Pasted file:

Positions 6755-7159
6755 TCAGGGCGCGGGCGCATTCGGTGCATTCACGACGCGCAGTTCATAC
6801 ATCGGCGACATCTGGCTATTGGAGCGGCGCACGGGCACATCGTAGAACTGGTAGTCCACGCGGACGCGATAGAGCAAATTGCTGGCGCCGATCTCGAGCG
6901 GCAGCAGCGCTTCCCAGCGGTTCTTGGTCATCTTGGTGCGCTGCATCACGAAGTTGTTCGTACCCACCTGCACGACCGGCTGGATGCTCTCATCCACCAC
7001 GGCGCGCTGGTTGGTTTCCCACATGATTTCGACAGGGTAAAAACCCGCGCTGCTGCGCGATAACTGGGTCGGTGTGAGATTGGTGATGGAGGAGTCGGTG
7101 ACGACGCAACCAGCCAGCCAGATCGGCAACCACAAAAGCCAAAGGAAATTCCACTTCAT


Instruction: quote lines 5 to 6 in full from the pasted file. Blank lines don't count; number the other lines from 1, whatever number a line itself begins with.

7001 GGCGCGCTGGTTGGTTTCCCACATGATTTCGACAGGGTAAAAACCCGCGCTGCTGCGCGATAACTGGGTCGGTGTGAGATTGGTGATGGAGGAGTCGGTG
7101 ACGACGCAACCAGCCAGCCAGATCGGCAACCACAAAAGCCAAAGGAAATTCCACTTCAT